Alongside internship, the introduction of apprenticeship which is a kind of job training that involves following and studying a master of the trade on the job instead of classrooms has increased the aspect of better learning and exposure for our tribal youth. Carpenters, masons, doctors, and many other professionals often learn their trade through apprenticeship. This is the universal definition to apprentice, and it is no different from the original and founding definition of Apprenticeship in India from The Apprentice Act, 1961. “Apprenticeship Training” means a course of training in any industry or establishment undergone in pursuance of a contract of apprenticeship and under prescribed terms and conditions which may be different for different categories of apprentices”.
Fortunately, the government has notified changes in Apprenticeship Rules (1992) that envisages increasing the skilled workforce in the country and raise monetary compensation of apprentices. The Apprenticeship (Amendment) Rules, 2019, seeks to raise the hiring limit of apprentices to 15 per cent of the total strength of an establishment/organisation, and their stipend to up to Rs. 9,000 per month. The same efforts have been made by the Central government to ensure that students from North East India are able to avail this scheme for their diverse academic and professional growth.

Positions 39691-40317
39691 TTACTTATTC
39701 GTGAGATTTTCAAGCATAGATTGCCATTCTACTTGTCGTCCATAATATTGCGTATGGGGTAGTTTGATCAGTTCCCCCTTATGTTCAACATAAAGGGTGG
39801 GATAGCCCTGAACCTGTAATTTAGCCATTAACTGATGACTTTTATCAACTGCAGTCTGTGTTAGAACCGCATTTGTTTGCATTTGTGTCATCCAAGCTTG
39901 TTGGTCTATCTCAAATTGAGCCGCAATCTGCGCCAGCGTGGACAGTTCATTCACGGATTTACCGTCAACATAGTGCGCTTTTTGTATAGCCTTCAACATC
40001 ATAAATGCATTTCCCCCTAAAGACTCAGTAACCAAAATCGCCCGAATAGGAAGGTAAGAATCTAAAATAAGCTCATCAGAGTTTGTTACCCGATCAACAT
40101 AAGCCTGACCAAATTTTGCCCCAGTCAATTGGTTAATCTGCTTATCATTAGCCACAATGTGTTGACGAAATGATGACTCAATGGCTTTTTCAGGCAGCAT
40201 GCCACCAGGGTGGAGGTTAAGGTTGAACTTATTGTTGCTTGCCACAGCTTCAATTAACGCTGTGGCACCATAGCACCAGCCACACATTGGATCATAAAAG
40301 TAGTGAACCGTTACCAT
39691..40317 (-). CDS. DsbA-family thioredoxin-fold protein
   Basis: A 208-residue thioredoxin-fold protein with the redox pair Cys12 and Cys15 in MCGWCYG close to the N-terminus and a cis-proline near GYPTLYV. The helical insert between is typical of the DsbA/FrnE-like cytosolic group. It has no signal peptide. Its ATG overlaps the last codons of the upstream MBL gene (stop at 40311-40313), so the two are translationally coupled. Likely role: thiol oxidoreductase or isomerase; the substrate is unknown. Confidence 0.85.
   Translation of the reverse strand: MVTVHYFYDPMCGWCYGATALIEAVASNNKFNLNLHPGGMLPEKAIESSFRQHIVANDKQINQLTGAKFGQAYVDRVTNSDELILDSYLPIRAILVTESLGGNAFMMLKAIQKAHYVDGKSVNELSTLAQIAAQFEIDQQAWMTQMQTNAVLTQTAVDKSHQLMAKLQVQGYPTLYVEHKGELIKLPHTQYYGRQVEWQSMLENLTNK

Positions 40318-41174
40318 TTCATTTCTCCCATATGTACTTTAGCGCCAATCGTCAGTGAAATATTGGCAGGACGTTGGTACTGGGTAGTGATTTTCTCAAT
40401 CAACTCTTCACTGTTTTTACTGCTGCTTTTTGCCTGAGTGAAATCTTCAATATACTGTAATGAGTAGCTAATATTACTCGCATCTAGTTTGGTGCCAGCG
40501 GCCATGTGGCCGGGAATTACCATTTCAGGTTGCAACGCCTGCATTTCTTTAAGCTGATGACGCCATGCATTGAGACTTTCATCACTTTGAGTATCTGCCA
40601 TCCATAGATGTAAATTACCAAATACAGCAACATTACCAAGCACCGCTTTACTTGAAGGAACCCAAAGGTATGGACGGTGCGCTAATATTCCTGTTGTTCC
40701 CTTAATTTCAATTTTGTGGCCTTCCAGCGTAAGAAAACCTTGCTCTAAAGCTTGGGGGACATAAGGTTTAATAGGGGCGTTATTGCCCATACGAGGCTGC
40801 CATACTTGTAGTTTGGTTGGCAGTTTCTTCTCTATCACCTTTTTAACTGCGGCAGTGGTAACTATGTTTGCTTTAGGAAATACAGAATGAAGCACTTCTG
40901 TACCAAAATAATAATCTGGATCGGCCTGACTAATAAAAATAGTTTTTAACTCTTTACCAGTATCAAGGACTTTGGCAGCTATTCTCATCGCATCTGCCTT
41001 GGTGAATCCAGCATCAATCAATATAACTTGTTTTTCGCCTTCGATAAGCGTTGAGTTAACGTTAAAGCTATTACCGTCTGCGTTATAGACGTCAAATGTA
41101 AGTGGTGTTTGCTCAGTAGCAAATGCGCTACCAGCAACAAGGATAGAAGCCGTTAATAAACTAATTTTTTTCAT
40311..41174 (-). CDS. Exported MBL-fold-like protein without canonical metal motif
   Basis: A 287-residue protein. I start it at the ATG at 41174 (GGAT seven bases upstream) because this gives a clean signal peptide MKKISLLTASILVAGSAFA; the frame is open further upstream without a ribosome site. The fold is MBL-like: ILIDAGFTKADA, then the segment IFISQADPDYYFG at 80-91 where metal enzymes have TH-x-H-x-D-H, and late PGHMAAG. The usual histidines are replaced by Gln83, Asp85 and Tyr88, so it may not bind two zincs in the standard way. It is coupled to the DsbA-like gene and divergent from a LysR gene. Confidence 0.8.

It is very humble to be able to stick to one’s roots and origin; however that does not imply that one cannot leave their homes to go out to other states/countries to study and work. Attaining sufficient experiences and returning back to your roots will only help enrich your region by applying the best practices and learning that one has attained. While this write-up may not apply to individuals who are attached to certain family responsibilities/situations, in general, it is important to create confidence and widen the outlook of our young ones by discussing opportunities beyond one’s State and district in order to prepare them to be ready to explore, rather than, be too rigid to move away from their comfort zone and geographical boundaries! (The writer can be reached at [email protected])